Sports Illustrated’s Joe Posnanski questions the choice of the word “misunderstanding” to describe Sullivan being denied access to the locker room in his blog. I was walking out I noticed that Bill Plaschke of the L.A. Times was talking with Tara, giving her a few of the quotes. I did not think much of it. I drove to Atlanta.

One thing I DEFINITELY did not think in 2011 was that Tara needed the quotes because she had been barred from the locker room because she is a woman. But, alas, this is what happened. Apparently, this was because of a "misunderstanding."

My point in this post is not the sexist policies of the Augusta National ... I'm pretty sure there will be no movement in how people feel about those. But I should pause for a moment to say that "misunderstanding," seems the wrong word choice here. Restrictive clubs do not have misunderstandings. They have policies they hope nobody will challenge. They have neanderthal views they mostly cloak in public and happily and pompously share behind closed doors -- after those closed doors are locked. Yes, they make the rare exceptions to their restrictive policies to keep things legal -- women reporters ARE, in fact, supposed to be allowed in the locker rooms during the Masters; longtime golf writer Melanie Hauser has been there often. I suspect that memo doesn't always get circulated.

Stephanie Wei of says she routinely has to explain to security guards at PGA Tour events that she is allowed in the locker room.

From what I’ve gathered, Sullivan’s experience on Sunday evening was a misunderstanding, which was cleared up as quickly as possible. No big deal. I’ve been stopped and questioned before by security guards at other tournaments who don’t think I have access because I’m a woman until I show them the fine print that says “locker room” access on my credential.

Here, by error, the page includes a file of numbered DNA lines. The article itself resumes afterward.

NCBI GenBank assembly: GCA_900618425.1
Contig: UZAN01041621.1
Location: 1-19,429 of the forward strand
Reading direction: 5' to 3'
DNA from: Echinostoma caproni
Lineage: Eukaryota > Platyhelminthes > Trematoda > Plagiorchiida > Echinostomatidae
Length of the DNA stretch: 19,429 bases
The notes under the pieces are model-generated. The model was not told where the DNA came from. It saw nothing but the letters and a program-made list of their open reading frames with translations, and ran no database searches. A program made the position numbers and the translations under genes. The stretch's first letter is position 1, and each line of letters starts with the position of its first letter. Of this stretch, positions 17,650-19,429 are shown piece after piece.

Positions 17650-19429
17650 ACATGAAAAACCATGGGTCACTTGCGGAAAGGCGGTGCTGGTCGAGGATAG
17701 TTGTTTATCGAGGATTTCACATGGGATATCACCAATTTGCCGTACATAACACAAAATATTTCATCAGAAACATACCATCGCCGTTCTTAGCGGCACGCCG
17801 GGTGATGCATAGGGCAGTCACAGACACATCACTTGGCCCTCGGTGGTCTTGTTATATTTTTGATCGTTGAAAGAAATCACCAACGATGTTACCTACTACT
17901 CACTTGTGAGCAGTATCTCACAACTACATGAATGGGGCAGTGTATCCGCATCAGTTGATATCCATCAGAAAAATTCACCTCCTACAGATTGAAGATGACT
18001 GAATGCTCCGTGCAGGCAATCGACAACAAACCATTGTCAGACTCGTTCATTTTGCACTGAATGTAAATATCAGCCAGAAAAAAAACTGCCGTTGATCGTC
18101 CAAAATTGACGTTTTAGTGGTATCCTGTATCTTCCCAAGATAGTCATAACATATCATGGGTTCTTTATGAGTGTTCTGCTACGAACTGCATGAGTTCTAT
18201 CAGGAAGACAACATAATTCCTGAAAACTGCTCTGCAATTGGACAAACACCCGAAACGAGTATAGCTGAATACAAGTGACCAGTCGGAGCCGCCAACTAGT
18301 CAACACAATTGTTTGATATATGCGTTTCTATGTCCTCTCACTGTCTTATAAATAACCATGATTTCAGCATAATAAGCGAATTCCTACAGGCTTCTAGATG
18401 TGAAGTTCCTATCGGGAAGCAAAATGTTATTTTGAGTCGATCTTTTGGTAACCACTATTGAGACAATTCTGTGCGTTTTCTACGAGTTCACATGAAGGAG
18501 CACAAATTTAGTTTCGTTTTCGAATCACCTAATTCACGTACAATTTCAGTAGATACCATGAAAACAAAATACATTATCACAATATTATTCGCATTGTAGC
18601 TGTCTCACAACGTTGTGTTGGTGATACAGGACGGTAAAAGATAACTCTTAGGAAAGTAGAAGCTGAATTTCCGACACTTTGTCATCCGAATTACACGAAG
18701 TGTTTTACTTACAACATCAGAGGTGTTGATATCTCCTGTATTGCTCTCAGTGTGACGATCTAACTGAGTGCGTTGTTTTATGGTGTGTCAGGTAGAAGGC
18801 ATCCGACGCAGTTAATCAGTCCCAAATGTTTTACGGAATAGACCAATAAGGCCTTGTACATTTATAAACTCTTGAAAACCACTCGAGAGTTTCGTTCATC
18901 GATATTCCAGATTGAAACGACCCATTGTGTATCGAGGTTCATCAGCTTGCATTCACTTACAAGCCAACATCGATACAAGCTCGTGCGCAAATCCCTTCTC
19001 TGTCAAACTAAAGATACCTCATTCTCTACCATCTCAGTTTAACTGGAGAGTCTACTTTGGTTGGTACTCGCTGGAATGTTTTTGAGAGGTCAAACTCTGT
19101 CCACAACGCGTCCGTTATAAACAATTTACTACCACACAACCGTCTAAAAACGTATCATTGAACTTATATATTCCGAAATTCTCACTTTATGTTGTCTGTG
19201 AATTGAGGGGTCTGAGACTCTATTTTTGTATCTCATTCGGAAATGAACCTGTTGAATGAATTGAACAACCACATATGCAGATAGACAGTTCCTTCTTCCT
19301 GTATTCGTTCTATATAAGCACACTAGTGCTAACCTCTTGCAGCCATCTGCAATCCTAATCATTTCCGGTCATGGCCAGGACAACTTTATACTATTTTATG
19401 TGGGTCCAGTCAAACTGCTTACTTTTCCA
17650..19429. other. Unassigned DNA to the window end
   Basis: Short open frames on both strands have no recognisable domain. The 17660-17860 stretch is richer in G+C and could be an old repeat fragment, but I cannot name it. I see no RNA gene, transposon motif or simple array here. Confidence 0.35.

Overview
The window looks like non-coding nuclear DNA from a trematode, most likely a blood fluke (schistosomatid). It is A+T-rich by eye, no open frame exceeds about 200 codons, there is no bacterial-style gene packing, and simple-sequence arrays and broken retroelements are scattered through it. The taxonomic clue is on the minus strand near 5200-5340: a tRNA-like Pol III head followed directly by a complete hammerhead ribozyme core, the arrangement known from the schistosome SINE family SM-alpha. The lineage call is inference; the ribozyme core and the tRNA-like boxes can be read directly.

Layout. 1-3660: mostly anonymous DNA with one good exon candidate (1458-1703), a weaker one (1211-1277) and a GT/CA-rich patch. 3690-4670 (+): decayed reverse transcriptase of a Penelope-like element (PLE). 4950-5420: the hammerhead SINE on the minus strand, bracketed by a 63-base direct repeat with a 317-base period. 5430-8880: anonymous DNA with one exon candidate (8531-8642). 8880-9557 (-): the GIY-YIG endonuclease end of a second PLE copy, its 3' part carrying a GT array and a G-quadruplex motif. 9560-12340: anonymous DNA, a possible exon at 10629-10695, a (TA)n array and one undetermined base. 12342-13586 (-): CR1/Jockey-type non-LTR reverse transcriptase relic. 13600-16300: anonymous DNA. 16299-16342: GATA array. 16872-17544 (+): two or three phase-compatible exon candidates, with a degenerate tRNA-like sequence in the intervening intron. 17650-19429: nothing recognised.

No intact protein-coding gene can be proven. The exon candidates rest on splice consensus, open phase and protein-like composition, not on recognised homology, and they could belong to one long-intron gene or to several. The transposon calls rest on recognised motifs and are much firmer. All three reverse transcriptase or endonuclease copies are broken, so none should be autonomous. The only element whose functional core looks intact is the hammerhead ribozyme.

Also to Augusta’s credit, the Green Coats run a tight shop at the Masters and the security/volunteers/workers are overall more organized and proficient than the average event. Earlier in the week, my housemates and I joked that if only TSA were as efficient as the Masters (security lines, will call, bag check, concessions, etc.), it sure would solve a lot of problems and make navigating through airports way less excruciating.

Masters ratings 13 percent down despite fantastic finish
Mason Levinson of
reports that CBS’ ratings for the Masters are down 13 percent this year, despite a thrilling finish and Tiger Woods on the leaderboard.

The Masters Tournament was watched in 13 percent fewer households in the biggest U.S. markets than a year ago, according to preliminary information, as South Africa’s Charl Schwartzel captured the title and a final-round rally by Tiger Woods stalled on the final nine holes.

Yesterday’s fourth round at Augusta National Golf Club was watched on CBS in an average of 10.4 percent of households in the top 56 U.S. television markets, compared with last year’s 12.0 equivalent rating, CBS Corp. (CBS) said in a news release.

BBC ratings were down for a difference reason, according to The Daily Mail (UK).

Sunday night's coverage peaked at 3.6 million viewers at 10 p.m., a 16.3 per cent share of the total audience, but viewers began to switch off after that time, which coincided with McIlroy's painful struggles on the 10th, 11th and 12th holes.